To create a strong state along these lines, Mr Putin will need to chart a 
course between encouraging political centralisation and allowing economic 
autonomy. Politically, he will need to assert firmer control over Russia, 
still a mini-empire of conflicting and centrifugal interests; economically, 
by contrast, he must provide legal underpinning for business but then set it 
free to operate independently. 

Mr Putin's centralising tendencies are emerging. Some ideas floated during 
the campaign were admirable, others disconcertingly authoritarian and 
reminiscent of his past as a KGB operative in a Soviet state with little 
respect for human rights or press freedoms. One idea was to expand the 
President's term from four years to seven. A second was to rein in restive 
and often corrupt regional bosses. Moscow finds their wish for political and 
economic autonomy threatening; Mr Putin favours stopping their election, a 
practice brought in under Mr Yeltsin, and going back to the Soviet method of 
appointing them from the Kremlin. 

His economic programme, now being drafted, is unlikely to be made public 
until May. But he has won cautious approval from economic liberals favoured 
by Western politicians and - even though he says there will be no dramatic 
lurches into reform - any of them could be named to run his economic policy. 
Mr Putin might have little time for Western-style democracy, but he does want 
Russia to modernise; he is thus likely to keep workmanlike ties to the West 
so he can focus on home affairs. 

Mr Putin's willingness to co-operate with foreign governments and Nato should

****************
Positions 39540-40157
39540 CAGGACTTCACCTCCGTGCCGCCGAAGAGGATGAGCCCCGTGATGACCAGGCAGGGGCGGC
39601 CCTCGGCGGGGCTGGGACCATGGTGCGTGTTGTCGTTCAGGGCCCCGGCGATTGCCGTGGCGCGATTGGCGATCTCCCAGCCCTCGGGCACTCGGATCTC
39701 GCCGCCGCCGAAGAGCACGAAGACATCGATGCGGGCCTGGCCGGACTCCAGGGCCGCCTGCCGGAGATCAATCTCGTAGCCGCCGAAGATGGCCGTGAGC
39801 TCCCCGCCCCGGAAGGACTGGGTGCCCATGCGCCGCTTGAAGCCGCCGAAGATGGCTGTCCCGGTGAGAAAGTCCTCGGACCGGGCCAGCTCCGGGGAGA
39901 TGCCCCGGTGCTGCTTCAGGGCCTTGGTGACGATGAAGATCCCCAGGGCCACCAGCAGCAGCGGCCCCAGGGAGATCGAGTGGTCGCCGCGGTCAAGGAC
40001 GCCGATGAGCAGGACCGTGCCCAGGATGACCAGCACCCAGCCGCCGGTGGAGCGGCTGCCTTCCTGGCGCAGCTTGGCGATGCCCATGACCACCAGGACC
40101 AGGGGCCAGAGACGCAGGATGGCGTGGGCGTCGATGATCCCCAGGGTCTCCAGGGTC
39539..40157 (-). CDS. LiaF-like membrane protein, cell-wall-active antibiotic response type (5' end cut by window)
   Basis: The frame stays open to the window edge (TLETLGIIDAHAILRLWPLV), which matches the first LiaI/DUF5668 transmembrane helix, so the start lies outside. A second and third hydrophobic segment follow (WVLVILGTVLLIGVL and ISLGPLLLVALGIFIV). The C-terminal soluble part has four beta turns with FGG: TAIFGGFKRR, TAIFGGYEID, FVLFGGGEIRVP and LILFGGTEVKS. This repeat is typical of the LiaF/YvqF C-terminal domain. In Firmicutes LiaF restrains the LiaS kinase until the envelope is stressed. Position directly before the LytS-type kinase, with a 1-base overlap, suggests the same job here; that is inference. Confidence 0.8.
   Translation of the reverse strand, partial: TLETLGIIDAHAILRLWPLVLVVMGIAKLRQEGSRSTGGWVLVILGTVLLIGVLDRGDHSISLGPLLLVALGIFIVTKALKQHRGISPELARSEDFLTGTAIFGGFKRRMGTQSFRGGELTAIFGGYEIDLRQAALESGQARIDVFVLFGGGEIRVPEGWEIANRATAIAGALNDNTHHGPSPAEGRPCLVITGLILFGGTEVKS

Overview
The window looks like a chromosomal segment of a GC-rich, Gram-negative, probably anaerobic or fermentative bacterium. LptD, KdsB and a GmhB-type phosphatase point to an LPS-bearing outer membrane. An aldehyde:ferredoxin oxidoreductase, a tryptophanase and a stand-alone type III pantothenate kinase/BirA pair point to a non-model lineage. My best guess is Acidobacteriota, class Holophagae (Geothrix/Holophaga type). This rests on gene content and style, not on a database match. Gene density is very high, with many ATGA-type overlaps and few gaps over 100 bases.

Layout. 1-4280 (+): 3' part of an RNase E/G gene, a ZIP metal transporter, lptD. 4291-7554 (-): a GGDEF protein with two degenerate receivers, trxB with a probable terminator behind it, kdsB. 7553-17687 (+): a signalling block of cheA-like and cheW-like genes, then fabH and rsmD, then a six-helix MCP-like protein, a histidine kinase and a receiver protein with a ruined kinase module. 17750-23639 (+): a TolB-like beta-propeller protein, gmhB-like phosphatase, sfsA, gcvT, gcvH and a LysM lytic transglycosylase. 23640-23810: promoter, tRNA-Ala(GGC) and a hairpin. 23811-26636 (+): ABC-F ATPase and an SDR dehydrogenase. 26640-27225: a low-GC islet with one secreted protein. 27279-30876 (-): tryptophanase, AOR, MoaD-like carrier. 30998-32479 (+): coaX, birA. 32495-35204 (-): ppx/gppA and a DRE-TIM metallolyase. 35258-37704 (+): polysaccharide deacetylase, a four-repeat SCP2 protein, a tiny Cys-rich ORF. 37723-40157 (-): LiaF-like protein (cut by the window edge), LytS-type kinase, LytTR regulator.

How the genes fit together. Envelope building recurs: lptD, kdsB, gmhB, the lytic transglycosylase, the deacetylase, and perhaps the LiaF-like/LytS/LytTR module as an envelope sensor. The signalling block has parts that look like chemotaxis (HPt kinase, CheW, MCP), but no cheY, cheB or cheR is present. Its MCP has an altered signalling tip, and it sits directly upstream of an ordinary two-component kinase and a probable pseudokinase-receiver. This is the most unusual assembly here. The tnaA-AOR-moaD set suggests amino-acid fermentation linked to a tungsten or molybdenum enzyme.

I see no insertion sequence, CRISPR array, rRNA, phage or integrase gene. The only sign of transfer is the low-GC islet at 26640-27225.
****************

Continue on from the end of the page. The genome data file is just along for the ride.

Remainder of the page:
be encouraged by the West. But, given that the years of maverick rule are 
over and a firmer hand is at the Russian wheel, Western governments must also 
be firmer in insisting that Russia finally bring in the reforms - of tax, 
property and investment law - that it has promised for too long. 


Financial Times (UK)
28 March 2000
[for personal use only]
To Russia with more understanding
The election of Vladimir Putin gives the west a chance to rebuild its 
relationship, says John Lloyd

The election of Vladimir Putin presents a chance for the west to re- define 
its relationship with Russia. The country has a new president in place early 
in a new century; there is also a new European Commission, and there will 
soon be a new US president. Time, then, for a new kind of engagement with the 
country that matters more to Europeans than any other apart from the US. 

The first near-decade of the relationship has not been the disaster it is 
now, at times, painted. Russia retains democratic institutions developed in 
this period; has a dwindling constituency of communism, or of any other 
authoritarian system; and has a capitalist class that cannot be simply 
dispossessed - as in some re-run of the Bolshevik revolution. In these